That’s why I’m proud to be an original cosponsor of the Richard L. Trumka Protecting the Right to Organize (PRO) Act of 2023. This bipartisan bill safeguards the right of all employees to come together to fight for better wages, benefits, and safer working conditions. It holds employers accountable by authorizing meaningful penalties for union-busting companies, strengthens support for workers who suffer retaliation for exercising their workplace rights, and prevents employers from meddling in union elections. In order to rebuild our middle class and build an economy that works for everyone — particularly for women in the workplace — we need legislation that ensures all workers have access to the power of union representation.
The history of our Capital Region is filled with the stories of women who have broken down barriers and helped better the lives of families across our nation. In this impressive pantheon of pioneers, Kate Mullany and her work stand out. We are all beneficiaries of her fierce pursuit of economic and social justice for countless workers. As we carry on her fight for justice, we owe it to her and to ourselves to honor her legacy and continue to tell her inspiring story.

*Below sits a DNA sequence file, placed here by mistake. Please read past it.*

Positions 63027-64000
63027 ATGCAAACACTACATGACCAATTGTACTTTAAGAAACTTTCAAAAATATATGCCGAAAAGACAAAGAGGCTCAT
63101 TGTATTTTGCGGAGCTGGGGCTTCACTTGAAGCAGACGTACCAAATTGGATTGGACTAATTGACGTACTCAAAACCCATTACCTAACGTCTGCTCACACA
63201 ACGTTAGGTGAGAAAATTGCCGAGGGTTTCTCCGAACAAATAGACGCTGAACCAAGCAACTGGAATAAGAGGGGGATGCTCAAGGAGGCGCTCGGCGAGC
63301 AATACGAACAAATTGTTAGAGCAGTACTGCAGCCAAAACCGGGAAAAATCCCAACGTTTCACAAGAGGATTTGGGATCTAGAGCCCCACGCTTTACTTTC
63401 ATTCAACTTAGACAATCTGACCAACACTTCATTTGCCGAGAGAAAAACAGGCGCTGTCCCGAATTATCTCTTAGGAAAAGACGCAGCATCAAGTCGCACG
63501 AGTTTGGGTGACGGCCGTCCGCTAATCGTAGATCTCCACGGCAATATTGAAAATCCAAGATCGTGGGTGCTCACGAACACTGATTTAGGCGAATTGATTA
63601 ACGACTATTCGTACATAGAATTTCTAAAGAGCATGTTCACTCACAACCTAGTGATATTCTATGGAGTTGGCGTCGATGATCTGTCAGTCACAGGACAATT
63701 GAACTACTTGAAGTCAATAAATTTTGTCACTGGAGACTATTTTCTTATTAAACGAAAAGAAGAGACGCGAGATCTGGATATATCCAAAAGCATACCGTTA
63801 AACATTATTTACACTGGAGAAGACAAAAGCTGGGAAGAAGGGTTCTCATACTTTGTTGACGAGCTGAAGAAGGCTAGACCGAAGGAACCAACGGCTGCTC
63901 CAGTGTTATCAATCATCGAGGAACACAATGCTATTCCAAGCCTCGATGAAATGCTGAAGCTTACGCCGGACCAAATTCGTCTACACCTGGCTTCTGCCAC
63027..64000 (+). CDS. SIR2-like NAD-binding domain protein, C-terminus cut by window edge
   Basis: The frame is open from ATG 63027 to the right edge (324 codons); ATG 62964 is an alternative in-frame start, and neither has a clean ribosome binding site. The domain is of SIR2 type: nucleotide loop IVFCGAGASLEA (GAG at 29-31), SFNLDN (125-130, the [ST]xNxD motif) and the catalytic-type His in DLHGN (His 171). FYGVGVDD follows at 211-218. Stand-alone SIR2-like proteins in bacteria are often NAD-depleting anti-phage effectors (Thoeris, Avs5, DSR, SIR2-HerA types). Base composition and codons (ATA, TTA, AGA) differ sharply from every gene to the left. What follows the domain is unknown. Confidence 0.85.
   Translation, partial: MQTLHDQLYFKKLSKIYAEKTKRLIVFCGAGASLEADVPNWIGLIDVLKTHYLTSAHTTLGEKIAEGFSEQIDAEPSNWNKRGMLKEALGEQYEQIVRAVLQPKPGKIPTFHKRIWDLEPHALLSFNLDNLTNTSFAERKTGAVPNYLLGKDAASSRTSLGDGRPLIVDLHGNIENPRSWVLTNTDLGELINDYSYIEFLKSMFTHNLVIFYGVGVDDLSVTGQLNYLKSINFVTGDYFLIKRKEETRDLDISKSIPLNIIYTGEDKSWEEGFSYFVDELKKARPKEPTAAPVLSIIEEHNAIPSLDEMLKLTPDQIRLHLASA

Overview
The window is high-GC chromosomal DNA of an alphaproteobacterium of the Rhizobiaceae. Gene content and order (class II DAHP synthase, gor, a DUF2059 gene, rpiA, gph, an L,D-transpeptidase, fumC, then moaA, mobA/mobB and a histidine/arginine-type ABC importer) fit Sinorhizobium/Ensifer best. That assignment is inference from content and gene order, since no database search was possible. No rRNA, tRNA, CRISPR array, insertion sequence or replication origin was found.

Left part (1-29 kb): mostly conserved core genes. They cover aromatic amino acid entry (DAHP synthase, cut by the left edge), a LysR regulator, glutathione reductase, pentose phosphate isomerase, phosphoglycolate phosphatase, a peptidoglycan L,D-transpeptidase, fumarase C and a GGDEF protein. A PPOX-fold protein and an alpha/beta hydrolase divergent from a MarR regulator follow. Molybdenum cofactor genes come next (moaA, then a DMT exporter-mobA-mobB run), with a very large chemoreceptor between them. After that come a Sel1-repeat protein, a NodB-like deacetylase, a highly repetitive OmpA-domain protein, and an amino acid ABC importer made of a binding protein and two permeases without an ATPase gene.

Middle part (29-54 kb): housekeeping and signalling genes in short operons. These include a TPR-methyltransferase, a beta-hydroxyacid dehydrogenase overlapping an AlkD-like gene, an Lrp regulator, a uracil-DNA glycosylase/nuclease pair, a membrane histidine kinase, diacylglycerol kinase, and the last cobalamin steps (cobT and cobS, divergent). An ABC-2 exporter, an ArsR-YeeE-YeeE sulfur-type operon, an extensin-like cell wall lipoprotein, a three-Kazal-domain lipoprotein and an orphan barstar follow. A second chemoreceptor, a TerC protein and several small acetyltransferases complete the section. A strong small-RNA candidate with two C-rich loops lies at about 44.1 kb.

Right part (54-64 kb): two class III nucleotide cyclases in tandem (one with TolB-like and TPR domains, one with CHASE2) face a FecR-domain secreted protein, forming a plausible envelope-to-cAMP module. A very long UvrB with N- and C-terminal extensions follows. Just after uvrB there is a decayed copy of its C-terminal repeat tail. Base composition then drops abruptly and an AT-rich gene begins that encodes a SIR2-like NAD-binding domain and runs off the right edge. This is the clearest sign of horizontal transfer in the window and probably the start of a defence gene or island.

As always, thank you for reading.
DID YOU KNOW?
My office and I are working to make sure you remain informed with the latest updates and recommendations from federal agencies. With that in mind, here is some information that may be of interest to you:
- With the summer travel season approaching, my office and I are here to assist you with all of your urgent passport needs.
- Because of increased passport processing times, the Department of State is advising individuals to apply as early as possible.
- The online passport application is available HERE at the State Department’s website.
- The online application should be used for all non-emergency situations (i.e., if your travel date is more than 11 weeks away).
- In most cases, your passport must be valid at least 6 months past the return date of your trip.
- Guardians may not submit online passport applications on behalf of their minor children. These applications can only be done via mail.
- Both guardians must sign off on passport applications for minor children.
- For in-person appointments where only one guardian can attend, that guardian must present a notarized consent form signed by the other guardian, which can be found on Travel.State.Gov.
- I encourage you to contact my office at (518) 465-0700 if you:
- Have an emergency and must travel outside the country
- Have not received your passport within two weeks of your travel date
- Have questions that cannot be answered by the resources at Travel.State.Gov
- Our office cannot guarantee a positive outcome, but we will do all we can to assist within current laws, rules, and policies.